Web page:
Secular liberals are targeting only Christians, David said.
“I haven’t seen a Muslim baker gettin’ sued yet,”he said. “And I haven’t seen the imams and the clerics getting pressure to marrying gay couples.”
Redemption and the unredeemable
Martyrdom is one powerful Christian theme, redemption another.
Star Parker is a tall, imposing African-American woman given to stylish long braids. She, too, is in demand at Christian and other conservative political events. She has run for Congress, written books, and is a columnist whose work appears in right- wing news outlets.
Parker often prefaces her speeches (actually strident, high-decibel rants), with a short take on her CV: “I’ve been in and out of criminal activity, drug activity, sexual activity, welfare activity, until Christ reached out into my heart to reconcile me.”
Her focus is usually abortion and her performance is as Grand Guignol as political theatre gets. She tells a large Saturday morning crowd gathered in Northwest Washington’s Omni Shoreham Hotel ballroom that the nation is in a civil war. Committed Christians are the Union Army engaged in a campaign to free the unborn from secular forces that would have them aborted.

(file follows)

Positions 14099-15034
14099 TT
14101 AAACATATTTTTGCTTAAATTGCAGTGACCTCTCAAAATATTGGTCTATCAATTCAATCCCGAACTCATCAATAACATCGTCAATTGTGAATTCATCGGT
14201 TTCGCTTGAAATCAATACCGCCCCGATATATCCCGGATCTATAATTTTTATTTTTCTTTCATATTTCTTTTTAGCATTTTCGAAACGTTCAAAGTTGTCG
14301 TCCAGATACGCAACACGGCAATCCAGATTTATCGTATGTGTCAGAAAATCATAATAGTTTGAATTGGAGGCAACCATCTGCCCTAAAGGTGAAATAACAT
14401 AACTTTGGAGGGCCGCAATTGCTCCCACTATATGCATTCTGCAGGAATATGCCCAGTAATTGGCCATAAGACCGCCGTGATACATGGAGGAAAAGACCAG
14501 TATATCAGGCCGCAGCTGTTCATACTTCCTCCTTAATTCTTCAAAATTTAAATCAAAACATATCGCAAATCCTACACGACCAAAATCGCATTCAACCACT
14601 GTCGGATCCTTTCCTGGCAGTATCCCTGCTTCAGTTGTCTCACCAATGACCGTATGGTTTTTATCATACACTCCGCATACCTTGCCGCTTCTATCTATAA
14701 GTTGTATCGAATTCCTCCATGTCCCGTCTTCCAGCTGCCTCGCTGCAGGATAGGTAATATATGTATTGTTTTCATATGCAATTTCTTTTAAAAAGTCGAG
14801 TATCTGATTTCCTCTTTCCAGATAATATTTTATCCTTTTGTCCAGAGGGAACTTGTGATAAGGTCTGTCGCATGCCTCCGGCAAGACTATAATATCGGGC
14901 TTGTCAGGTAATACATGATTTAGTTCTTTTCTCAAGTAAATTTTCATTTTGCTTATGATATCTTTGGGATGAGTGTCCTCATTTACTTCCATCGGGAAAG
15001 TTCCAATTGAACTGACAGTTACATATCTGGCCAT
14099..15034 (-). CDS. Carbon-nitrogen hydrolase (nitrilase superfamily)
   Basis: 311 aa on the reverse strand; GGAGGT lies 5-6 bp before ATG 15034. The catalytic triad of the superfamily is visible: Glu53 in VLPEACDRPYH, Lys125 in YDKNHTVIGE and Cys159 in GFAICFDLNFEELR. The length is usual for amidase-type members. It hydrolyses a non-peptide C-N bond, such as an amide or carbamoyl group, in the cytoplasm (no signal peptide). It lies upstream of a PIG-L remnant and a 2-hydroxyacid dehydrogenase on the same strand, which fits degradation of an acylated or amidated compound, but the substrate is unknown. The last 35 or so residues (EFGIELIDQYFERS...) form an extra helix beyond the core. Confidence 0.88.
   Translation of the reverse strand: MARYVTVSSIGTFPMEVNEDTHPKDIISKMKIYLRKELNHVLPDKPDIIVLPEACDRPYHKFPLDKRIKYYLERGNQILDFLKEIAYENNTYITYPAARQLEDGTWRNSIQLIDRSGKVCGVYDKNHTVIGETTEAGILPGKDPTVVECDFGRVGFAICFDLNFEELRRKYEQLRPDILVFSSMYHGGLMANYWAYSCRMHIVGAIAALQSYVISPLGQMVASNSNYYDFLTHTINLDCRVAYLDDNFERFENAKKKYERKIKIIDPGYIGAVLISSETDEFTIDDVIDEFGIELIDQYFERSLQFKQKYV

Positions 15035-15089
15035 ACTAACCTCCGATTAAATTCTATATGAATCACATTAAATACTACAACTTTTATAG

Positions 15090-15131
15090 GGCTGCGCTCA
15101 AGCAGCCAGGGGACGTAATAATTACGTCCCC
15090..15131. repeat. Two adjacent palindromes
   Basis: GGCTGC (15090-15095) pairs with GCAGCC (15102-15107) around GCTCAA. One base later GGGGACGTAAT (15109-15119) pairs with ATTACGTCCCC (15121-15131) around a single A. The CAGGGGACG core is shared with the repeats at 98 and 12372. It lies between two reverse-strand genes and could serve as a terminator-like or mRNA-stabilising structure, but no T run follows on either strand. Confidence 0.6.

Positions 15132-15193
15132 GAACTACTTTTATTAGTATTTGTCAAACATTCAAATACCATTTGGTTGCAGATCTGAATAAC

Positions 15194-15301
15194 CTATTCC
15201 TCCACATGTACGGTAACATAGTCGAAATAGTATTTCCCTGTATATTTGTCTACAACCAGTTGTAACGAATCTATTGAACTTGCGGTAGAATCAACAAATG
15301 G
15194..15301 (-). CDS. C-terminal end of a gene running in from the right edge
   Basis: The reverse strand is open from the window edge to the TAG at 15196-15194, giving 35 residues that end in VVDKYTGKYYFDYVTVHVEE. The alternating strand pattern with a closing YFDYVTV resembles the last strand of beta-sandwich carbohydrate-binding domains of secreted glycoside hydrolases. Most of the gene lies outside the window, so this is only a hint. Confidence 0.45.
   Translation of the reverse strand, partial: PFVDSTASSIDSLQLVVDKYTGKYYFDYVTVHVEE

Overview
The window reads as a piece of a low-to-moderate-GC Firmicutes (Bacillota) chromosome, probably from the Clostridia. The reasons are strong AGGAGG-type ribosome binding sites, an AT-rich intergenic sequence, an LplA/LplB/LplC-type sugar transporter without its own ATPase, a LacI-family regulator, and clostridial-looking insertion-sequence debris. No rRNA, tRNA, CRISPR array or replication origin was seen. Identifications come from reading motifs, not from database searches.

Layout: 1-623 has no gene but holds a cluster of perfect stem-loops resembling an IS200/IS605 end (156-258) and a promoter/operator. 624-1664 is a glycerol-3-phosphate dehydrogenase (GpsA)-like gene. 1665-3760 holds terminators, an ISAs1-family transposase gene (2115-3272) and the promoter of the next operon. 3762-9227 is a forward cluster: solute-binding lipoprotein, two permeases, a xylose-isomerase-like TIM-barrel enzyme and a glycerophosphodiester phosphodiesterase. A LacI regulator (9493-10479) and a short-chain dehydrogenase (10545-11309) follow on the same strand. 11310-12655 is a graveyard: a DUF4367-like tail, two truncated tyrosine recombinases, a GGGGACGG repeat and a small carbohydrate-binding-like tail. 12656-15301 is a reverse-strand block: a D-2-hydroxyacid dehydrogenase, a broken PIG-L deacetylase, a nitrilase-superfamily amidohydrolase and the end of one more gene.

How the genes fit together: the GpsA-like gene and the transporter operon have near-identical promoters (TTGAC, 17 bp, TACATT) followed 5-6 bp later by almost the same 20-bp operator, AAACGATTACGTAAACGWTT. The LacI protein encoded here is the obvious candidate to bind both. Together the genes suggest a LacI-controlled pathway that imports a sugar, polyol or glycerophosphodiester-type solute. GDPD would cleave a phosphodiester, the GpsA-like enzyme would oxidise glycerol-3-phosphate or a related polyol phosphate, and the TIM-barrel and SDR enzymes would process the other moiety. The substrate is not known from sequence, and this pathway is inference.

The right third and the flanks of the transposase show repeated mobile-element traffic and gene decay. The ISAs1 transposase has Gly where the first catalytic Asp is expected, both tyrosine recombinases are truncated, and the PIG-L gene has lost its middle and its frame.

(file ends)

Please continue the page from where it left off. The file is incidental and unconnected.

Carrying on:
“One baby was big enough to walk to the bus stop, and he slashed that little boy’s neck and tossed him in a shoe box,” she says.
There is a description of parts of “47 babies in a freezer that had to be thawed out like a TV dinner.” Then Star moves seamlessly to Planned Parenthood (never in any way associated with Gosnell’s private, for-profit Philadelphia clinic).
“Did Congress pay attention to Gosnell? See if there are any more Gosnells out there? . . . Planned Parenthood is still in business, the taxpayer-subsidized abortion business. And selling baby body parts.”
Owning an enrapt audience, she goes on.
“Homosexuals, now that they are married . . . are going to get their children right out of our foster care system.”
“Any Christian parent who has their child in one of those cesspools we call public schools is going to receive back a liberal.”
“A government that wants to retire our seniors through a taxation scheme called Social Security.”
Until I can’t go on and head out to Calvert Avenue to hail a cab.
But this road goes on forever and this party never ends––at this event, at CPAC, at Ralph Reed’s Faith and Freedom gatherings, at hundreds of venues and before tens of thousands of activists across the country, where the religious right, the Tea Party right, and the American Conservative Union, et al. convene.
The Benham Twins, Star Parker, Oliver North on patriotism, Gary Bauer’s account of every execution that has occurred in the Middle East since Obama took the oath of office; Congressman Louie Gohmert on the prospects of impeaching Barack Obama.
Until it ends, the neo-Confederate, mostly white, Christian party that Kevin Phillips envisioned in 1968 continues as half of our republic’s two-party system.
At a right-wing luncheon of rubber chicken in a Washington hotel ballroom three months ago, Marco Rubio told the story of his father, an immigrant bartender and waiter who had also worked in hotel ballrooms.